Likewise, Trimble notes, Samuel Pepys describes his trauma after the Great Fire of London, which left him with “dreams of the fire and the falling down of houses.” He had a hard time sleeping due to his “great terrors of fire,” and actually considered suicide.
Charles Dickens writes about being “curiously weak… as if I were recovering from a long illness,” after a traumatizing railway accident in which the front of the train plunged off a bridge under repair and 10 people died, with another 49 injured. Dickens wrote in letters to people: “I begin to feel it more in my head. I sleep well and eat well; but I write half a dozen notes, and turn faint and sick… I am getting right, though still low in pulse and very nervous.” Dickens also writes about being unable to travel by rail, because he keeps getting the feeling that the train carriage is tipping over on one side, which is “inexpressibly distressing.” Dickens was never as prolific after this incident, and he died on the fifth anniversary of the train crash.
But it’s also true that PTSD wasn’t fully recognized until around 100 years ago — and there are a few factors, including:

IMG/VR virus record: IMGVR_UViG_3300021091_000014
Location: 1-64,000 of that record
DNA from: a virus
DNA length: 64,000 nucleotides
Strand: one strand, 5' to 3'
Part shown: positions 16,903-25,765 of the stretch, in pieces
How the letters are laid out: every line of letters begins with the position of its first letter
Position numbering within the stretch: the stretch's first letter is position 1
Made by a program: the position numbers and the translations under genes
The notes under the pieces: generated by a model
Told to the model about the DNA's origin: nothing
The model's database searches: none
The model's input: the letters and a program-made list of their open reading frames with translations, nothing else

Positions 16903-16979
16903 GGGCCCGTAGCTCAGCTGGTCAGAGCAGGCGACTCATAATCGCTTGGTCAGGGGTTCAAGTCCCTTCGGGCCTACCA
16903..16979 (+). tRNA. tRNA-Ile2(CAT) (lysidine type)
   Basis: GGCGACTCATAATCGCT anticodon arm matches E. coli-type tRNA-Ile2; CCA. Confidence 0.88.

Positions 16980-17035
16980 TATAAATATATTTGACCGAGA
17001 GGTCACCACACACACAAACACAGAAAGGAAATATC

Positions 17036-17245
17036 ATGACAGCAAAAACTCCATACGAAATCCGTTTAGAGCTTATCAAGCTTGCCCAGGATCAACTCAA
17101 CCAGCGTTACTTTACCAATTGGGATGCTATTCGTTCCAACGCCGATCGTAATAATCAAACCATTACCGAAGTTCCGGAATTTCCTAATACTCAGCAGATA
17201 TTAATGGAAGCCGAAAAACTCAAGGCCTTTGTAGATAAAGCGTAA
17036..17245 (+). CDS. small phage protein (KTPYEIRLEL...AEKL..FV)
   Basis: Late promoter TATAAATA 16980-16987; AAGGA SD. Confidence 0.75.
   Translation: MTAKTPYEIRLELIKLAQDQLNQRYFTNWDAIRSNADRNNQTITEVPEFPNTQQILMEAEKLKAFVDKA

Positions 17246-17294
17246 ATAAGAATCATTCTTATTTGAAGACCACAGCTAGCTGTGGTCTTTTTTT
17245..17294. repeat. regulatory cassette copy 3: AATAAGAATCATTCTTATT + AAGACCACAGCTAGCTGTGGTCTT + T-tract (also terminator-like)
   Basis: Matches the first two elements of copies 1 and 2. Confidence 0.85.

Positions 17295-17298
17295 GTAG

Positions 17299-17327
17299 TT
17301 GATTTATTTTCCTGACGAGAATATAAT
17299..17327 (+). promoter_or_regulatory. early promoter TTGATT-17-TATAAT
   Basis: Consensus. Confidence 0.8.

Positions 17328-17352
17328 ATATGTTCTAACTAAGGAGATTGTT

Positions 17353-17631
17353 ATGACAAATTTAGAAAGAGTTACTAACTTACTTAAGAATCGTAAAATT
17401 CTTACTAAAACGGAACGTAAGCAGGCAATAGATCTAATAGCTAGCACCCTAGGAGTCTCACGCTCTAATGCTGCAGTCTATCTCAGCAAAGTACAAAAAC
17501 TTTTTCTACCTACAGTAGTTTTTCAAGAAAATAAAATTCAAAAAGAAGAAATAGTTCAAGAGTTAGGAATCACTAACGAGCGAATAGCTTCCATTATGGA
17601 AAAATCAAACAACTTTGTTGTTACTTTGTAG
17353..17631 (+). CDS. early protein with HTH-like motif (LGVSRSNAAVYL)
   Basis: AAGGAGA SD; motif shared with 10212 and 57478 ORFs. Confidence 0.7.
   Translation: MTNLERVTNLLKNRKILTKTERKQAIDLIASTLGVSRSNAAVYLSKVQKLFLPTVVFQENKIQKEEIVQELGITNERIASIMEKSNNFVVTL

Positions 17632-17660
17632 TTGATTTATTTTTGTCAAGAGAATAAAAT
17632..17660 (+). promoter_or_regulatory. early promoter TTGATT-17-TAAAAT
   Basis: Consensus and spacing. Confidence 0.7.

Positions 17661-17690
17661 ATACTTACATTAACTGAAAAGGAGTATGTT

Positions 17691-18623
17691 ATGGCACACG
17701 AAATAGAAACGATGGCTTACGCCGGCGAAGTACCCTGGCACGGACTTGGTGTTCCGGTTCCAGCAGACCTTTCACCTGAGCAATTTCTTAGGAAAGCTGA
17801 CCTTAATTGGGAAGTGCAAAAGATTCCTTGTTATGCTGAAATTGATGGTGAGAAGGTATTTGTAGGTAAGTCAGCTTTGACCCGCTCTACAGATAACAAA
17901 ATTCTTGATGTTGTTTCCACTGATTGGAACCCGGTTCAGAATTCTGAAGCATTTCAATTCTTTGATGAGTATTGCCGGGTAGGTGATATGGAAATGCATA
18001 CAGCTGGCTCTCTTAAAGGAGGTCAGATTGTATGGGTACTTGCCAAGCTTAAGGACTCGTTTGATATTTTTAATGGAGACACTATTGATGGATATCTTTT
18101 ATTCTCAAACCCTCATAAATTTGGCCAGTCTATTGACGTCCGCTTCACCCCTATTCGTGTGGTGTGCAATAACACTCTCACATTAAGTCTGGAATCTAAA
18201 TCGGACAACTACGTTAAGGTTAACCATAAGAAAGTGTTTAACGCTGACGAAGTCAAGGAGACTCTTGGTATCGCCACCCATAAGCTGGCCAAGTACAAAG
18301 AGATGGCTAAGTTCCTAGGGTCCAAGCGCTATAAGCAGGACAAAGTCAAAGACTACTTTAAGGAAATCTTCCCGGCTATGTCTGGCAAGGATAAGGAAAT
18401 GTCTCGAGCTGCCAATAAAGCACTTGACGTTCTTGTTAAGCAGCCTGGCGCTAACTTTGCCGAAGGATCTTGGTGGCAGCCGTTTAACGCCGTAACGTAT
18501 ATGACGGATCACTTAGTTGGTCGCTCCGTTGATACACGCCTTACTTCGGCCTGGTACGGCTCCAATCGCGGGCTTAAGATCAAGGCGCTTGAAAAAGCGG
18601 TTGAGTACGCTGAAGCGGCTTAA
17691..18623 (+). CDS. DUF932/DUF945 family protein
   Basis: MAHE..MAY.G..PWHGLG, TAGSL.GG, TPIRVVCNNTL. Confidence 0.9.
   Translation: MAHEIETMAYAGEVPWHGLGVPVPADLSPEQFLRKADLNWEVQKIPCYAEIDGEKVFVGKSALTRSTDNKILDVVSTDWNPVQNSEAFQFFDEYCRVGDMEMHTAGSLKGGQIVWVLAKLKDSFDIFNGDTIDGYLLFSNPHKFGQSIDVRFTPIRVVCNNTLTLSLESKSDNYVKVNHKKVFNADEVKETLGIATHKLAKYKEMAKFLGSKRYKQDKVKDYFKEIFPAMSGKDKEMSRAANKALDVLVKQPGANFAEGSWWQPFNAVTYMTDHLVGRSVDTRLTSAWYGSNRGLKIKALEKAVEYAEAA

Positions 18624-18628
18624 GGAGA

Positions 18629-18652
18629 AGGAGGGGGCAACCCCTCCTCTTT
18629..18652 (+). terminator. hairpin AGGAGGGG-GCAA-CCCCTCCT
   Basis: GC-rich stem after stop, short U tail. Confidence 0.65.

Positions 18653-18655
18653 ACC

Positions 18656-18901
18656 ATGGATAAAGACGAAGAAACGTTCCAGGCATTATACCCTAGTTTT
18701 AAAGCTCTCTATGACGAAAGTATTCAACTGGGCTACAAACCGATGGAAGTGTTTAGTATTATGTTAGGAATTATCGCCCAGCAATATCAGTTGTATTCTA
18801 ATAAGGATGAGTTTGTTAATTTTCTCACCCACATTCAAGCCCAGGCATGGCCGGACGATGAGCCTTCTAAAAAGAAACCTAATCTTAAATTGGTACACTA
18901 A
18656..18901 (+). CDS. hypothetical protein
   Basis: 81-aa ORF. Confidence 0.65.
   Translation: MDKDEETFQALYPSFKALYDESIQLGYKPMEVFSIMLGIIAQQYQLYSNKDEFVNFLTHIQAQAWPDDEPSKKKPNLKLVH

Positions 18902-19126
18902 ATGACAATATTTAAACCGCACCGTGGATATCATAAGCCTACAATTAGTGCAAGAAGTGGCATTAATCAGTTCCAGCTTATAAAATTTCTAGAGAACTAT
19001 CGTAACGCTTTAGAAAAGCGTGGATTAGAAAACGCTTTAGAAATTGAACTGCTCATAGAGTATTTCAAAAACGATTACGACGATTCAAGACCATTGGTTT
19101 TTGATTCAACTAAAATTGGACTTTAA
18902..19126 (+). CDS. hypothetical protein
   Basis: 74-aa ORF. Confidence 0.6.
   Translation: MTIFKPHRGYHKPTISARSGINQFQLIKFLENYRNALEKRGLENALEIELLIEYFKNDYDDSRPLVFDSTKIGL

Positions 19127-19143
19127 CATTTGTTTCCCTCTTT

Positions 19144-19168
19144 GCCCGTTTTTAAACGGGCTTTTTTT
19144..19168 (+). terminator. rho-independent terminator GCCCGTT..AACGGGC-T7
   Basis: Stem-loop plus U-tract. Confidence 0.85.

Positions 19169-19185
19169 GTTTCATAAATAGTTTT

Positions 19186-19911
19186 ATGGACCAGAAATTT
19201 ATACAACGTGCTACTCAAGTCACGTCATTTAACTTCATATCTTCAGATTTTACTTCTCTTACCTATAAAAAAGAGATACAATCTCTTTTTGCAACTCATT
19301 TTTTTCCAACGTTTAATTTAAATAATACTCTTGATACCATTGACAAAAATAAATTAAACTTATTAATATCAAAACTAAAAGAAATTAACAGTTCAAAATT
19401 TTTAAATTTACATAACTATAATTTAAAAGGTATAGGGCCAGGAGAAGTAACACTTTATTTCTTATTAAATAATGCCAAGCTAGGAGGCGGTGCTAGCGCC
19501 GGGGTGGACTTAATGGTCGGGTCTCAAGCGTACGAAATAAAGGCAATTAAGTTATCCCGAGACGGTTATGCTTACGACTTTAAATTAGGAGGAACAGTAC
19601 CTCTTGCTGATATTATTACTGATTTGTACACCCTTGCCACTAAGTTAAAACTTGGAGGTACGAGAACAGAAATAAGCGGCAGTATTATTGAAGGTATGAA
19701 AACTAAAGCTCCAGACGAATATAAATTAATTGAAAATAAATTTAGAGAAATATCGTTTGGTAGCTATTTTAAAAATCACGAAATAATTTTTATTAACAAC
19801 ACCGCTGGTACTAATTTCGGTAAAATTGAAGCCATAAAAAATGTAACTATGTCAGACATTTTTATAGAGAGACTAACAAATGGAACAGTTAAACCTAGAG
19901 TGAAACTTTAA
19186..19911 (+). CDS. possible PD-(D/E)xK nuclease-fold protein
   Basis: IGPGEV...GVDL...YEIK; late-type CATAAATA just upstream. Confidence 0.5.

- the rise of modern psychology
- modern warfare, with all of its huge explosions and ever-more-efficient killing machines
- the rise of things like worker’s compensation and lawsuits, making people more likely to report when they’ve been traumatized after an incident. So what did people call this condition in the past?
According to psychologist Edward Tick, PTSD has had more than 80 names over the years. Here are just some of them:
Nostalgia: This is the diagnosis given to Swiss soldiers in 1678 by Dr. Johannes Hofer. In 1761, Austrian physician Josef Leopold Auenbrugger wrote about the widely diagnosed condition of nostalgia in his book Inventum Novum, writing that soldiers “become sad, taciturn, listless, solitary, musing, full of sighs and moans. Finally, these cease to pay attention and become indifferent to everything which the maintenance of life requires of them. This disease is called nostalgia.”
French physicians in the Napoleonic wars believed soldiers were more likely to suffer nostalgia if they had come from a rural, rather than urban, background. They prescribed such cures as listening to music, regular exercise, and “useful instruction.”
Homesickness: Around the same time, German soldiers were calling the same condition heimweh, and the French called it “maladie du pays” — both terms basically mean “homesickness.”
Estar Roto: Spanish physicians came up with this term for PTSD, which means “to be broken.”